[Python-Dev] VM and Language summit info for those not at Pycon (and those that are!)

Greg Ewing greg.ewing at canterbury.ac.nz
Mon Mar 21 06:42:37 CET 2011

Guido van Rossum wrote:
> Cython feels much less
> mature than CPython; but the latter should only have dependencies that
> themselves change even slower than CPython.

You might be slightly more amenable to Pyrex, then, which
changes at a much more conservative pace!

They appear superficially similar, but there is a difference
in underlying philosophy. Pyrex makes no claim to be a
Python compiler; rather, it's a tool for bridging between
the Python and C worlds. As such, strict adherence to
Python syntax and semantics, or supporting all Python
features, or performing heroic optimisations on pure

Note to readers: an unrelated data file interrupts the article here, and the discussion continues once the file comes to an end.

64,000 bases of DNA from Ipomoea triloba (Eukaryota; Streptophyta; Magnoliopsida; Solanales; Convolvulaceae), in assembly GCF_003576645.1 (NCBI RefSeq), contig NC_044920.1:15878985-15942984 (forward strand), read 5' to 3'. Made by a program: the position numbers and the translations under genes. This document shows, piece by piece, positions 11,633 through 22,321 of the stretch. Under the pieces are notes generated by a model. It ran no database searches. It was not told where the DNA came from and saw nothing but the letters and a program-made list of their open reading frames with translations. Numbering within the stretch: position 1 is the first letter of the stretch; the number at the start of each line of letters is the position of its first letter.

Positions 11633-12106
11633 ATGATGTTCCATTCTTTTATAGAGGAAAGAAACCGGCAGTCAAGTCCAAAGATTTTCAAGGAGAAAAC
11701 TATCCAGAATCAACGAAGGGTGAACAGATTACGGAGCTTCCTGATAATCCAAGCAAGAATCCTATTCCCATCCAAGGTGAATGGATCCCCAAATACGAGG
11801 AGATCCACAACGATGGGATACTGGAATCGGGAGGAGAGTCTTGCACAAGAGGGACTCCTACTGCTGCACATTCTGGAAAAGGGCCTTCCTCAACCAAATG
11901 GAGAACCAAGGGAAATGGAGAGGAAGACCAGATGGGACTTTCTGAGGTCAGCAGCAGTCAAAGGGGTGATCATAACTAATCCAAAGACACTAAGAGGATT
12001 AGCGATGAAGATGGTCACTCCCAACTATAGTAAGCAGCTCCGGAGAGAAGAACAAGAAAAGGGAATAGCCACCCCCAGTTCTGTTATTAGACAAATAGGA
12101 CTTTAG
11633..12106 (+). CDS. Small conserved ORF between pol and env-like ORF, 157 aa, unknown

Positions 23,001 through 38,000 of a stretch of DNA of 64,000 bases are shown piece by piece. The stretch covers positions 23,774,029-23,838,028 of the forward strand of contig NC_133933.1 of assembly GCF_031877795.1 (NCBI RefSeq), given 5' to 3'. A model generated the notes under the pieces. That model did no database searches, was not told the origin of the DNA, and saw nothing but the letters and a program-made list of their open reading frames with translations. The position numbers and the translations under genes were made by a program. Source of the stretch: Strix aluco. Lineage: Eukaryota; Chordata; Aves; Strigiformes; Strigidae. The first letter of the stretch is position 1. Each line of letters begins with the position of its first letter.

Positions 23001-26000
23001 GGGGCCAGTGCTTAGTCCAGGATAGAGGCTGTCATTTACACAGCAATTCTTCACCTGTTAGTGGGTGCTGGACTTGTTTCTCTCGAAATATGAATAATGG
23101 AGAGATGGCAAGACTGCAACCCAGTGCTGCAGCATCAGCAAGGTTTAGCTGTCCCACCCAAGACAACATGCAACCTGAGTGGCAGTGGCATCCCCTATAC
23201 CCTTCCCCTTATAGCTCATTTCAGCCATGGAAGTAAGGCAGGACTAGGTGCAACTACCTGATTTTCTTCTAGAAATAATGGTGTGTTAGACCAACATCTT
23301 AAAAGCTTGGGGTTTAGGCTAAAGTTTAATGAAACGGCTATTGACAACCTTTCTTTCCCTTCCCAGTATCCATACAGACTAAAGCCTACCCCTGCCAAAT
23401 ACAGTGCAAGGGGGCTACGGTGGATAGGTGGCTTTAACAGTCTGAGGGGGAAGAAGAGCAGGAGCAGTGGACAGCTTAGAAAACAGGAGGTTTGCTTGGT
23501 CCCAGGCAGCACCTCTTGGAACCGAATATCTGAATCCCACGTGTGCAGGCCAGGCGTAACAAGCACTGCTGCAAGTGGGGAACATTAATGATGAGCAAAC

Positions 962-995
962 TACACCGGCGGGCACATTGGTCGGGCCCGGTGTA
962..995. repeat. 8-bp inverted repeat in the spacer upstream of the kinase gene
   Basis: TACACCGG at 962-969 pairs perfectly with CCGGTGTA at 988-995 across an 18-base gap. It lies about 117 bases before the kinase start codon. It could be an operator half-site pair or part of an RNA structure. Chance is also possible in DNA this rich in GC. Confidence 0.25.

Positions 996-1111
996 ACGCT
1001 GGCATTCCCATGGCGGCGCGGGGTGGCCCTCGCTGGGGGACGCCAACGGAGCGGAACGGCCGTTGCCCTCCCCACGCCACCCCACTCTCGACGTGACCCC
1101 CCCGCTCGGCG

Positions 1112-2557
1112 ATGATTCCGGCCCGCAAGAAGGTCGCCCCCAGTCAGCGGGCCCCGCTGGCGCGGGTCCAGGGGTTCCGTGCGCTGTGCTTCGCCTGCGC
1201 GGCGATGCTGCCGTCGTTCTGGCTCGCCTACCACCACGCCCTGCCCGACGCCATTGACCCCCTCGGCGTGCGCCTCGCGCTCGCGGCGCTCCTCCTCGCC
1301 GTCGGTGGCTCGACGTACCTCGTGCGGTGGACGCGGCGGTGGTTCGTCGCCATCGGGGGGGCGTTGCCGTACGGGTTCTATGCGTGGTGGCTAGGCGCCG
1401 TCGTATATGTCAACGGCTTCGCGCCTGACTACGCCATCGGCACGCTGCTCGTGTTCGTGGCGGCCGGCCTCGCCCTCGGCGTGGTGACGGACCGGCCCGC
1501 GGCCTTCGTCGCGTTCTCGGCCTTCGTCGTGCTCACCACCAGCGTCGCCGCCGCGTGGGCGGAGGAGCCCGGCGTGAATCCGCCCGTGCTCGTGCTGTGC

Python code, are not design goals.

So it wouldn't make sense to try to compile any of the
pure Python parts of the stdlib with Pyrex. However, it
could make sense to use it for some of the modules
currently written in C, or for future modules that
would otherwise be written in C, to make them easier to
write, read and maintain.

Think of it as a tool for writing modules in C without
having to worry about reference counts or exception

If you think you might seriously consider using Pyrex,
I could translate a module or two from the stdlib so
you can see how the code might look.

> I also am unclear on how
> exactly you're supporting the different semantics in Python 2 vs. 3
> without recompiling.

I gather that Cython generates code with a lot of #ifs
for doing things differently depending on the Python

I haven't decided exactly how to handle Python 3 in
Pyrex yet, but I have some ideas. I'm not sure whether
it will generate dual-version C files or not. It
probably wouldn't matter much for stdlib usage, though,
because it only needs to generate C code good enough
for a particular release of Python.


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